New York to rein in tip seekers under new Times Square rules
By Laila Kearney NEW YORK (Reuters) – The Elmos, Supermen and painted women of New York’s Times Square have little time left to roam free. On June 21 the city will corral them into special zones, set up to thwart aggressive behavior by tip seekers in the crowded Manhattan crossroads.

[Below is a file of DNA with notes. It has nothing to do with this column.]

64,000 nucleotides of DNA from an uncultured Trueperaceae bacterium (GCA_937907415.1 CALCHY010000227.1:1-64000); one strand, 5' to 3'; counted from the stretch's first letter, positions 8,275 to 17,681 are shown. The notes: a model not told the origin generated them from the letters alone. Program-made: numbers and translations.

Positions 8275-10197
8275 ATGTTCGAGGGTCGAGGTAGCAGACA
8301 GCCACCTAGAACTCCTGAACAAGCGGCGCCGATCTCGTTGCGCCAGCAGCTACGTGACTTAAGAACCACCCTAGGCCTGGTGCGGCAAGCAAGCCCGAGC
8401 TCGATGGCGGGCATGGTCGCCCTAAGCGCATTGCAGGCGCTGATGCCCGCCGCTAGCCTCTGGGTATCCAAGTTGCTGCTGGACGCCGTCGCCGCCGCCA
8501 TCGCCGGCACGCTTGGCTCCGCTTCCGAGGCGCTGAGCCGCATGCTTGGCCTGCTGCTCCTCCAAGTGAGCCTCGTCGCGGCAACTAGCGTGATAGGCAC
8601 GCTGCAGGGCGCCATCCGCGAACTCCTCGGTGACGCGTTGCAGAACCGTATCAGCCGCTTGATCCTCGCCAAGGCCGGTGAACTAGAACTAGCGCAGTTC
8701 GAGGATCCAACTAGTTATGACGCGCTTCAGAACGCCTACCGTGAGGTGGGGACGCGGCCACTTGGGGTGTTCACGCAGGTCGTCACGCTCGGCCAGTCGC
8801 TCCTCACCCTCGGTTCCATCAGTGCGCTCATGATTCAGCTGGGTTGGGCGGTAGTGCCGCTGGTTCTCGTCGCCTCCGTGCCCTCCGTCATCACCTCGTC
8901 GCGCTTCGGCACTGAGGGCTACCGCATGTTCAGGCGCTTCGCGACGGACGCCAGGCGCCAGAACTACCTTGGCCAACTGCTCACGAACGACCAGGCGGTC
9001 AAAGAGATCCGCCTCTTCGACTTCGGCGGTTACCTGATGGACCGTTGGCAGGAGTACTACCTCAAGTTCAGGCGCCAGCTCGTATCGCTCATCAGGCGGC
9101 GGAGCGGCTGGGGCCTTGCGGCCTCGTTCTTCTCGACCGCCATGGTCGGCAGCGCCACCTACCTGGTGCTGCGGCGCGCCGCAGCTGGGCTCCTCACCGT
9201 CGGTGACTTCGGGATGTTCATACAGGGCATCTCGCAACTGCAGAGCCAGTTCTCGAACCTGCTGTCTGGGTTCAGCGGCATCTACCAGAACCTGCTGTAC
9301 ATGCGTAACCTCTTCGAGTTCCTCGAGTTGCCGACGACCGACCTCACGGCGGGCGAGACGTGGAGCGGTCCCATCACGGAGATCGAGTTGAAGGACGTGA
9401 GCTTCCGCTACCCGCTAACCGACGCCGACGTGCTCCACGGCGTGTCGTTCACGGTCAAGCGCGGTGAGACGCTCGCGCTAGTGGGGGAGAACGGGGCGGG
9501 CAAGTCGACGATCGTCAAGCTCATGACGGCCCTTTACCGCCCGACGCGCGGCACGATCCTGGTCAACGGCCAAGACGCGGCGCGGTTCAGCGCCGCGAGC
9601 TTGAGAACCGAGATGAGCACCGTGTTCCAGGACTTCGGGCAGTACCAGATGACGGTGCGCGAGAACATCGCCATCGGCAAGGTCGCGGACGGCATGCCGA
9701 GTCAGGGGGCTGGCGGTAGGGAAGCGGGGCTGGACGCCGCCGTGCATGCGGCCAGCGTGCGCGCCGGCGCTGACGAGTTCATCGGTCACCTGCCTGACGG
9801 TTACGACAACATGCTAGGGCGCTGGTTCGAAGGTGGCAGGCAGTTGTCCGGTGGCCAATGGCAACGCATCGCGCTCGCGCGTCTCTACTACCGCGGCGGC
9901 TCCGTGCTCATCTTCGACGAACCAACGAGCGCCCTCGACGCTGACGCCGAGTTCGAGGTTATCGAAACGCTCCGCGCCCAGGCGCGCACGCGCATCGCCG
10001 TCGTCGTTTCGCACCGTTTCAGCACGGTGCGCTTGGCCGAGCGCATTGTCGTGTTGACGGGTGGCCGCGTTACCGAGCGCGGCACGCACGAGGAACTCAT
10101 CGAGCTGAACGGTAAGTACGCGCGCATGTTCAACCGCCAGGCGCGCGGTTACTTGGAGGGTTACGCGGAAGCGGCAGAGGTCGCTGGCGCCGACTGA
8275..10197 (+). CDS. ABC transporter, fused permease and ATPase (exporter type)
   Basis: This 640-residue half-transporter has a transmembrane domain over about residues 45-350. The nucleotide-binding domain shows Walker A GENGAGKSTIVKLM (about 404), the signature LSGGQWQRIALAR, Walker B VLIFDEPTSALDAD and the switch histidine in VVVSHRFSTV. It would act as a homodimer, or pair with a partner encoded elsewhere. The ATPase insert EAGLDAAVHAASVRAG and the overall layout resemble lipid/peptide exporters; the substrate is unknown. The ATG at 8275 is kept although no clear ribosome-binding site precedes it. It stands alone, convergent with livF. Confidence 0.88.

In keeping with the garishness for which Times Square is renowned, work crews on Thursday coated parts of the pavement in “techno-teal” paint to mark the “designated activity zones” where costumed characters, bus tour ticket sellers and other sidewalk solicitors will be confined while they ply their trade. At present, they have free rein to operate in the area, slowing the flow of pedestrian traffic and annoying many of those who pass through Times Square. “This is a step in the right direction,” said New York City Police Department Captain Robert O’Hare, who heads a new Times Square police unit in charge of enforcing the restrictions. “They’re constitutionally protected to perform out here, but there are rules, there are guidelines.” Street performers and their advocates have come out against the rules, saying they will infringe their free speech rights and ability to earn a living. The restrictions, approved by Mayor Bill de Blasio in April, come after a year of wrangling by local politicians and business owners who say tip-reliant performers have risen sharply in numbers and become more unruly in recent years. “There was a history and a long record of people being very aggressive in approaching tourists,” said Tim Tompkins, president of area business group the Times Square Alliance. In the past two years, incidents have included a Spider-Man punching a police officer and a topless performer, wearing only underwear and body paint, being arrested for drug possession and prostitution. Oscar Rodriguez, 32, who works performing for tips as Batman’s nemesis The Joker, said the restrictions would make it more difficult for him to provide for his family. “This is my job, it’s a good job,” said Rodriguez, who is originally from Colombia but now lives in the New York borough of Queens. “It will affect my family because I’ll have no money.” The new rules will allow costumed characters to continue posing for pictures and hugs with passersby, but only if tourists approach them inside one of the eight zones measuring 8-by-50 feet that the city is setting up. O’Hare said he did not yet know what specific penalties violators would face. Starting next week, city Department of Transportation workers will set up tables and hand out informational material about the Times Square rules. Signs marking the zones will also be put in place. (Reporting by Laila Kearney; Editing by Tom Brown)